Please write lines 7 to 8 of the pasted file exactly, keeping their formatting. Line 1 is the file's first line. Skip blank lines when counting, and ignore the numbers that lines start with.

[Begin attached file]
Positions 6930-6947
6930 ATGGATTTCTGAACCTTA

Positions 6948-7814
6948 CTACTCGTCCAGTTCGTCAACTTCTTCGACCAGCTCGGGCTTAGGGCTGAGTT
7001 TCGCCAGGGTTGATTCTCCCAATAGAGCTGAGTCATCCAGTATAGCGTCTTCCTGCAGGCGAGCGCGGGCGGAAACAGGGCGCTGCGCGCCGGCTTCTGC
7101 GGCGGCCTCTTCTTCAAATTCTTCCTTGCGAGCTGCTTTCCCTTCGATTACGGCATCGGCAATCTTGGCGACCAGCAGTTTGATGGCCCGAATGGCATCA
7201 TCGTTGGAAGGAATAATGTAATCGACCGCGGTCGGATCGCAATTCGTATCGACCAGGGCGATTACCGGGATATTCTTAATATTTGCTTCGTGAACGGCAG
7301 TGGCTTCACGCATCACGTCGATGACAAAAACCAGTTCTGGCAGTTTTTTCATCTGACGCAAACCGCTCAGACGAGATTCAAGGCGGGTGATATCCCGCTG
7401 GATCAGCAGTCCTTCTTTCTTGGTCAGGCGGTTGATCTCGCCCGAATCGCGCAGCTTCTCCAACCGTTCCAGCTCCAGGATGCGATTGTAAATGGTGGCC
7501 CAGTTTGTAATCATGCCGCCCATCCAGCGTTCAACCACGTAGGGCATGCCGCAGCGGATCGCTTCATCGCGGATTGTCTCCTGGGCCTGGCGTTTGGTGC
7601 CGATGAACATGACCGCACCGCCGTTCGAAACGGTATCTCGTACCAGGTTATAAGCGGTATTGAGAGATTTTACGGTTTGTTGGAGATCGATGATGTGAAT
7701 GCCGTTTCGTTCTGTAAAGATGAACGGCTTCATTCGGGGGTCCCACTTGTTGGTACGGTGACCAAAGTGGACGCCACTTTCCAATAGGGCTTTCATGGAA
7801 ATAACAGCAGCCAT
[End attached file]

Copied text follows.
7201 TCGTTGGAAGGAATAATGTAATCGACCGCGGTCGGATCGCAATTCGTATCGACCAGGGCGATTACCGGGATATTCTTAATATTTGCTTCGTGAACGGCAG
7301 TGGCTTCACGCATCACGTCGATGACAAAAACCAGTTCTGGCAGTTTTTTCATCTGACGCAAACCGCTCAGACGAGATTCAAGGCGGGTGATATCCCGCTG